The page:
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    And BTW the actual memo begins with a ref to Tillerson's May 3 talk in which he pretty much expresses the same (relativistic) ideas "if you condition our national security efforts on someone adopting our values, we probably can’t achieve our national security goals or our national security interests". So Hook is just trying to earn "brownie points" there with his boss by emphasizing the historical debate (as he sees it) within the dept. between idealism and realism on that matter. Aug 26, 2022 at 11:03
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    The title and the body are inconsistent. Are you asking whether there is anything preventing the president from nominating anyone they want (answer: no) or are you asking whether there's anything stopping them from appointing anyone they want (answer: yes, the Senate). Aug 27, 2022 at 4:24

3 Answers 3


There is, but it's just the requirement for Senate confirmation (like many other presidential appointments).

If a President and a majority of the Senate agree that a person can be Secretary of State then they can be Secretary of State. If the Senate thinks that a nominee doesn't have enough experience, then the nominee won't be Secretary of State. If the Senate thinks that a nominee does have enough experience (or doesn't think that experience matters, or is outweighed by other factors), then the nominee will be Secretary of State.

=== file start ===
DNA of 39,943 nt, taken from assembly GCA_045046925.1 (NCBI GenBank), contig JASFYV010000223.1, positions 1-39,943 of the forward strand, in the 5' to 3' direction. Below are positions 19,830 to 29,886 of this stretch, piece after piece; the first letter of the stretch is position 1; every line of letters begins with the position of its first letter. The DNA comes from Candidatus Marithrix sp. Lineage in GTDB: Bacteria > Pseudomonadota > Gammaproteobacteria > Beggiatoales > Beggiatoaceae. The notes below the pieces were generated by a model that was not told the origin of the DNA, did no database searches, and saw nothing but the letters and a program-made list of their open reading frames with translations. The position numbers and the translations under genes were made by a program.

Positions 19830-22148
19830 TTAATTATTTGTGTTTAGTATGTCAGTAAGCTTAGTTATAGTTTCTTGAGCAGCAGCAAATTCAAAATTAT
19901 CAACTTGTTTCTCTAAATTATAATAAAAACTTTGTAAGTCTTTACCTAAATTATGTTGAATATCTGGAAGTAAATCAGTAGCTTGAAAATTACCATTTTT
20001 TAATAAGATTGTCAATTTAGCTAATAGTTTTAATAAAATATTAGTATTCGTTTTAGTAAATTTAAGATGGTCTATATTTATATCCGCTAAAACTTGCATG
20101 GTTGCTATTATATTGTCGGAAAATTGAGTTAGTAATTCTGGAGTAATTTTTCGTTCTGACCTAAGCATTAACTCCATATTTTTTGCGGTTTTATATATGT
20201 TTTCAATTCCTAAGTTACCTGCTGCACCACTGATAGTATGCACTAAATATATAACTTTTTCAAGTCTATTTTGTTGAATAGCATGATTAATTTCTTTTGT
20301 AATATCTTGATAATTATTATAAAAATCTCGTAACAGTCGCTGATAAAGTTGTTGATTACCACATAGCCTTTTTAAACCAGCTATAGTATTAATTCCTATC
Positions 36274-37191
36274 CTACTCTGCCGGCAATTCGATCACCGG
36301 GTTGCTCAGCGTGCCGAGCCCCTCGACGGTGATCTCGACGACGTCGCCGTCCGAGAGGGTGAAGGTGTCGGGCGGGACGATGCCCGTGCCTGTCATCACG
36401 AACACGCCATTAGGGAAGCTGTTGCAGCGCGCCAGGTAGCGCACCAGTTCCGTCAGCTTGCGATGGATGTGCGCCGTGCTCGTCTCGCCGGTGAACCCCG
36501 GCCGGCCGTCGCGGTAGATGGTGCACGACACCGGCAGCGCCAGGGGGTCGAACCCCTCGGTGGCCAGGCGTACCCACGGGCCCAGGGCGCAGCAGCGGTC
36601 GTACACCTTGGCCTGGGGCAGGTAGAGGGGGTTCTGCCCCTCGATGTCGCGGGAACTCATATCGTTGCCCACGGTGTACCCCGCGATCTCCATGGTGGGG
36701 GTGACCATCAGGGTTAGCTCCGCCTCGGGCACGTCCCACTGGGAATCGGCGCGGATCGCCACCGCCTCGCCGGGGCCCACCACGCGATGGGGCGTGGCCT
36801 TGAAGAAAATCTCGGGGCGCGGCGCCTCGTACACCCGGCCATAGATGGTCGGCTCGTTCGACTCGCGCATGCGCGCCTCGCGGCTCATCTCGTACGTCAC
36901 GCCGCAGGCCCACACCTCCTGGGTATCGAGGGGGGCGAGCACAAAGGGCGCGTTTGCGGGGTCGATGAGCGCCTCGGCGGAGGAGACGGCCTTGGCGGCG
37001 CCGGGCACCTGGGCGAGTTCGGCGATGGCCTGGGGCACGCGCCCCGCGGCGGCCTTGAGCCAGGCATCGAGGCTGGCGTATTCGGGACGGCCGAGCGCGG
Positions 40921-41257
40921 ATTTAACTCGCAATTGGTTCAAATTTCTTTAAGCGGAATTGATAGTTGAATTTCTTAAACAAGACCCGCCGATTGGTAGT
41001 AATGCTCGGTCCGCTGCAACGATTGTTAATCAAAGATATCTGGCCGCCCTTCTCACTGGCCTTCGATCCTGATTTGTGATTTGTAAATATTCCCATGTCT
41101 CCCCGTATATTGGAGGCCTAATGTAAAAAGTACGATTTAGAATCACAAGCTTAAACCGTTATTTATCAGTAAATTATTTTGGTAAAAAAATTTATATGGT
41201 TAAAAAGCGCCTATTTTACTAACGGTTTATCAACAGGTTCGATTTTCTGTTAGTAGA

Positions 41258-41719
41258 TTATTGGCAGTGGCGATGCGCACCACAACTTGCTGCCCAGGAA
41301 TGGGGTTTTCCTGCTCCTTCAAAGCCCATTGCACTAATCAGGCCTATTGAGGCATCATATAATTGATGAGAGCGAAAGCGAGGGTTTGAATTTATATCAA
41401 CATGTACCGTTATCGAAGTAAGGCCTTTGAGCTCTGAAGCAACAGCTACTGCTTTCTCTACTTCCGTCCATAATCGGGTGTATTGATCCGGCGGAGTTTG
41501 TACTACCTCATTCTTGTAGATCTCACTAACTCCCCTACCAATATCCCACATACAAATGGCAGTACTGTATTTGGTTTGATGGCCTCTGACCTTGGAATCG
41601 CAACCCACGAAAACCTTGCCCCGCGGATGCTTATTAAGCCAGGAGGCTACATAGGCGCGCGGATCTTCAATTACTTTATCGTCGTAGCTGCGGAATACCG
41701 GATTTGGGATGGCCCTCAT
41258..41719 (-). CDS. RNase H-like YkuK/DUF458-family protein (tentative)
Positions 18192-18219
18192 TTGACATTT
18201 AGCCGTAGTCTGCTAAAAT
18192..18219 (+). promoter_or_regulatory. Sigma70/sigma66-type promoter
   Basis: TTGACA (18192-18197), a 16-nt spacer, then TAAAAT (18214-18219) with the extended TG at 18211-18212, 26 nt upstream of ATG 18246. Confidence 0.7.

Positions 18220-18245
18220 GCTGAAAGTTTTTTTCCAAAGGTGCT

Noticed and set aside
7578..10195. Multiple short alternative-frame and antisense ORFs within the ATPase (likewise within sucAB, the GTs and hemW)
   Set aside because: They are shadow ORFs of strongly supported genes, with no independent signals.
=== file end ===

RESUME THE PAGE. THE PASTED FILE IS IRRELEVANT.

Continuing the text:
If voters care about any specific standards for people appointed to be Secretary of State, they need to vote for Presidents and Senators who will enforce those standards during the nomination and confirmation process. This is supposed to be the primary "defence" against unsuitable people being appointed to positions of power.


As the other answers state, there are no restrictions in law on who can be Secretary of State. It's always worth backing that up with sources, and it's worth noting that some of the people under the Secretary do have legally mandated requirements. So the absence of any restrictions on the Secretary in that section is further evidence of such a lack on the Secretary themselves.